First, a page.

Content summary on the page No. 11

OPERATIONPREPARATION FOR USERead the section in this manual titled PREPARATIONFOR USE before operating a breaker. Failure to followthe preparation instructions can result in severe damageto the breaker and excavator and void the warranties ofboth.POSITIONING THE EXCAVATORthe edge, the energy will be absorbed into the materialwithout cracking it. Do not run the breaker longer than15-20 seconds. If breakout does not occur within thistime, move the breaker to another position.On flat material such

Content summary on the page No. 12

OPERATIONBREAKINGThe operator should note the sound of the blow whenthe breaker is running. With experience, the operator willbe able to tell the difference between a good solid blowand a hollow sounding blow. A hollow blow means thatsolid blows are not occurring and the breaker should berepositioned.Continuous tool penetration usually does not do muchgood. If the material does not break with 3 to 4 inches oftool penetration, it usually won’t break with full penetration. The time used for addi

Content summary on the page No. 13

OPERATIONExcessive side force cocks the tool in its bore, pre-ventsproper movement and causes premature tool shankand bushing wear. Since the breaker tool bit must bepushed up into the breaker to operate, a binding toolprevents the breaker from operating correctly. Bindingalso causes the tool bit and tool bushings to seize andoften results in breakage of one or more breaker components. Always direct the down pressure force in a linetoward the point of tool contact with the work.NOTICEDO NOT pry

Content summary on the page No. 14

OPERATIONUNDERWATER USECAUTIONDo not use underwaterwithout air application kitUNDERWATER USENo part of the breaker may be submerged in waterunless an air application kit is used. Underwaterusage of the breaker without air application willcause internal damage to the breaker. ConsultStanley for modifications and specific warrantycoverage if you have an underwater requirement.Figure 11. Underwater UseThe breaker is equipped with an underwater port on theside of the breaker. Connect an air line to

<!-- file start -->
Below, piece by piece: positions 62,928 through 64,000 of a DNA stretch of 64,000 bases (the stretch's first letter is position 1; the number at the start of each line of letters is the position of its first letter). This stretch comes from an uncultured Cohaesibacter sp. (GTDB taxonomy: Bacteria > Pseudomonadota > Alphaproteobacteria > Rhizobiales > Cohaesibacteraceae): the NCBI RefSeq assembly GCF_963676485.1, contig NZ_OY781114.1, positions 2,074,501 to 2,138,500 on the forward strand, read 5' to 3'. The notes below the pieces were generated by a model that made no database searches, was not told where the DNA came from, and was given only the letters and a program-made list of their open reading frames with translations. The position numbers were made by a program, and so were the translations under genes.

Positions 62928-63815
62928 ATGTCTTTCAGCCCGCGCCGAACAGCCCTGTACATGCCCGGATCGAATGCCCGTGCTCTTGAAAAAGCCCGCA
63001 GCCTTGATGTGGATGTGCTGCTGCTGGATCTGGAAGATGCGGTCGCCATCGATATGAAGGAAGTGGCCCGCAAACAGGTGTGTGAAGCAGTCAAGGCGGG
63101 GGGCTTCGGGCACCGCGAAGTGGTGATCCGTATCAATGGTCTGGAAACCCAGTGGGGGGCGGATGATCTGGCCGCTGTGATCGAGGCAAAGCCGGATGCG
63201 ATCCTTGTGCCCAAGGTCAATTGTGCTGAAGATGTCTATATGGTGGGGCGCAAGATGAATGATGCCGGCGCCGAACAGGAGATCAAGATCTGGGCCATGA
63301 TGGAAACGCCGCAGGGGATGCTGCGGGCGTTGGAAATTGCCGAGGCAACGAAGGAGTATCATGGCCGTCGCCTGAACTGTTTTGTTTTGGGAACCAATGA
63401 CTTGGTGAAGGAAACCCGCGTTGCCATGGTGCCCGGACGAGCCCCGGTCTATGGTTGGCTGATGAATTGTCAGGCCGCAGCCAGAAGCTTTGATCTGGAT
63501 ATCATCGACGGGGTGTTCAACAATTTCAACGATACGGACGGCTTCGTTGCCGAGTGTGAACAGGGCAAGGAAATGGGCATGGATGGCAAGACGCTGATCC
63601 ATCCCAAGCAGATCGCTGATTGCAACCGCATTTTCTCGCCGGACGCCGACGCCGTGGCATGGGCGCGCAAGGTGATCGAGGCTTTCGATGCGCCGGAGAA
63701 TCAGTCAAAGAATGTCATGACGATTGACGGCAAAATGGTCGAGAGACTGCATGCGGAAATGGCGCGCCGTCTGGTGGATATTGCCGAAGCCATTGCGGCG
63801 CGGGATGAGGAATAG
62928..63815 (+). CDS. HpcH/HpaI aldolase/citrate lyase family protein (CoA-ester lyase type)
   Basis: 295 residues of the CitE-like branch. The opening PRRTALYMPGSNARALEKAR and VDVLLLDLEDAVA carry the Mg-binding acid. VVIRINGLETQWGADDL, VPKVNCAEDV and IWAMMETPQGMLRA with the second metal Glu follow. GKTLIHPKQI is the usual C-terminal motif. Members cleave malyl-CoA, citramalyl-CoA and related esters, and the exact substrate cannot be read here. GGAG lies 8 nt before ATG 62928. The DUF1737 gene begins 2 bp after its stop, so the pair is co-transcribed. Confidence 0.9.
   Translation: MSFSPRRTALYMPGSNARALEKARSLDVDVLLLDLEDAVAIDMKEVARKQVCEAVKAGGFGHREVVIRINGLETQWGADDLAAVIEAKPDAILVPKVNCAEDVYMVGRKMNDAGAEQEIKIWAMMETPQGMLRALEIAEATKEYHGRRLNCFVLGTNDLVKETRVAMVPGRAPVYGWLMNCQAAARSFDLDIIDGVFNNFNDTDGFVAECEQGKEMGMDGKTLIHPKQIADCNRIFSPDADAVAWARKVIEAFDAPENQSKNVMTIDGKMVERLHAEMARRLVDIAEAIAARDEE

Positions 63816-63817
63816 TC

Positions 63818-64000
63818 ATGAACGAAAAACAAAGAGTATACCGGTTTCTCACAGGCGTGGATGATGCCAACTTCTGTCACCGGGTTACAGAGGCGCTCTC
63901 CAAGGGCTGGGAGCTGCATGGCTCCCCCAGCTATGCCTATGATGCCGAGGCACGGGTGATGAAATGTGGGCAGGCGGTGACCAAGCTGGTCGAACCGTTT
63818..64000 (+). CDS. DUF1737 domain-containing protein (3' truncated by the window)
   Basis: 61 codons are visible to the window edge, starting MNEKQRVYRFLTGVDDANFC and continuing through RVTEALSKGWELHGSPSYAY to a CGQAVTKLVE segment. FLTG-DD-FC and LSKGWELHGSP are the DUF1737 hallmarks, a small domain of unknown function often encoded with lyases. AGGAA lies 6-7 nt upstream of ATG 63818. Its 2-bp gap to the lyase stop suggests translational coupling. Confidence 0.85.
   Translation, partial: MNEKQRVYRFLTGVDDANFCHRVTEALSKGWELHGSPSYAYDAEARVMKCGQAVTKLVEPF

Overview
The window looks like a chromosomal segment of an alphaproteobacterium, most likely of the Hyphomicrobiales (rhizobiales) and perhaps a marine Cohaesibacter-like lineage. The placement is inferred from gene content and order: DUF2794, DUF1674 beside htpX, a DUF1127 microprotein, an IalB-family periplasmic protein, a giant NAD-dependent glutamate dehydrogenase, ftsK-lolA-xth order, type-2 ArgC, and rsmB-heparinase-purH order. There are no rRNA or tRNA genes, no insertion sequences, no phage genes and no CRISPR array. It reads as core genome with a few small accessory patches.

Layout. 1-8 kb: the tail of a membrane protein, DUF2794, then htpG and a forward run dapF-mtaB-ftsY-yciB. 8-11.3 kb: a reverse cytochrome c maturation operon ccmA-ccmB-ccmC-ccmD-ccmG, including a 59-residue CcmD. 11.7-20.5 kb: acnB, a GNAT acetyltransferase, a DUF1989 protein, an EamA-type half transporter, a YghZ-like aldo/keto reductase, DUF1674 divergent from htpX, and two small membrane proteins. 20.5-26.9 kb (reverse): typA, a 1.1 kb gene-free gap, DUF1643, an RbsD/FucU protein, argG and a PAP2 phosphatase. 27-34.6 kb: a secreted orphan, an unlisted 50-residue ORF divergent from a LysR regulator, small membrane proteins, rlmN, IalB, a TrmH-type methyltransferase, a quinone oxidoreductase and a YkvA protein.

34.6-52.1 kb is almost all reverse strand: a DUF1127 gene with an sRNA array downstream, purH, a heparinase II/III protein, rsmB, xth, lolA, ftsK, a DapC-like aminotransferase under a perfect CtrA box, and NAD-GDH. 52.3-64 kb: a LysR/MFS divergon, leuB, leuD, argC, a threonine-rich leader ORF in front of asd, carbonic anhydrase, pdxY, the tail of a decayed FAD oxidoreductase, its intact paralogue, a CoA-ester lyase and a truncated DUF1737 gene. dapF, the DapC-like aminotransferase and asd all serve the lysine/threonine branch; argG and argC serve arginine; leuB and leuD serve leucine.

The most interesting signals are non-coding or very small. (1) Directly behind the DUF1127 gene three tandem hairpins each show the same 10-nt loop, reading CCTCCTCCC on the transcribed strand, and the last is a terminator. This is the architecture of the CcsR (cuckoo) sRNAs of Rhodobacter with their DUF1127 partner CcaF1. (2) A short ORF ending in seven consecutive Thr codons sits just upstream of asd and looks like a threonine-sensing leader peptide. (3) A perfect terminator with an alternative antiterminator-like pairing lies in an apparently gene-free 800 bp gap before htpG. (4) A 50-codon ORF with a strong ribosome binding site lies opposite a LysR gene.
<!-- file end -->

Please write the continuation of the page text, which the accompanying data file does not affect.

Content summary on the page No. 15

OPERATIONMAXFORCE BREAKER User Manual ◄ 15

Content summary on the page No. 16

OPERATIONEACH DAYPERIODIC MAINTENANCE CHECKS• Check for loose or missing fasteners. Tighten or replace as needed.• • Inspect tool retaining pins and pockets for wear.• Check for hydraulic leaks at all fittings and hoses.Replace any defective hoses.• Apply grease to the grease fitting in the lower bodyeach morning. Grease as needed throughout thework day.• Inspect the lower bushing, tool retainer, tool retainerpins. Reseat or replace if necessary.Periodically check wear pad clearance

Content summary on the page No. 17

PROPER USE & CARE OF TOOL BITSTool bits are made and heat treated to specification.Tool bits, however well made, are wear parts, and areused in the most destructive applications. Even whenthe hydraulic breaker is used properly, and the operatoris an experienced one, a tool bit may become damaged.When a tool bit has been damaged, it is useful to determine the cause immediately in order to prevent thedamage from occurring again.All Stanley tool bits are machined and hardened formaximum performance

Content summary on the page No. 18

PROPER USE & CARE OF TOOL BITSIn its most extreme forms, the combination of surfacedamage and severe bending can quickly break even thebest working steels.The illustrations below show examples of severe stressbreaks.Figure 15. Severe Stress BreaksPRYINGThis is the most common cause of tool failure. Evenwhen there is no surface damage, the stress from prying can easily break a working steel. This kind of failuregenerally results from any type of side pressure such asan incorrect breaking angle or

Content summary on the page No. 19

PROPER USE & CARE OF TOOL BITSTOOL FAILURE COVERED UNDERWARRANTYINTERNAL MATERIAL FLAWThis failure occurs when a foreign material is rolled intothe steel during the manufacturing process, causing animperfection in the internal material flaw grain. The result is an inherent weakness in the tool shank and eventual breakage.The fatigue failure is started by the defects within the toolbit. The broken surface exhibits a shell pattern aroundthe starting point of failure, like that in the fatigue failu

Content summary on the page No. 20

PROPER USE & CARE OF TOOL BITSStanley Breakers are available with several different types of tool bits. The most common are the moil, chisel andthe blunt. Each of these working steels has its own purpose as described below:To obtain the maximum production from the breaker, it is important to select the proper working steel. Consult yourStanley representative for assistance in selecting the proper working steel for your application.MOILThis is by far the most popularworking steel. It is a general

LEAVE A COMMENT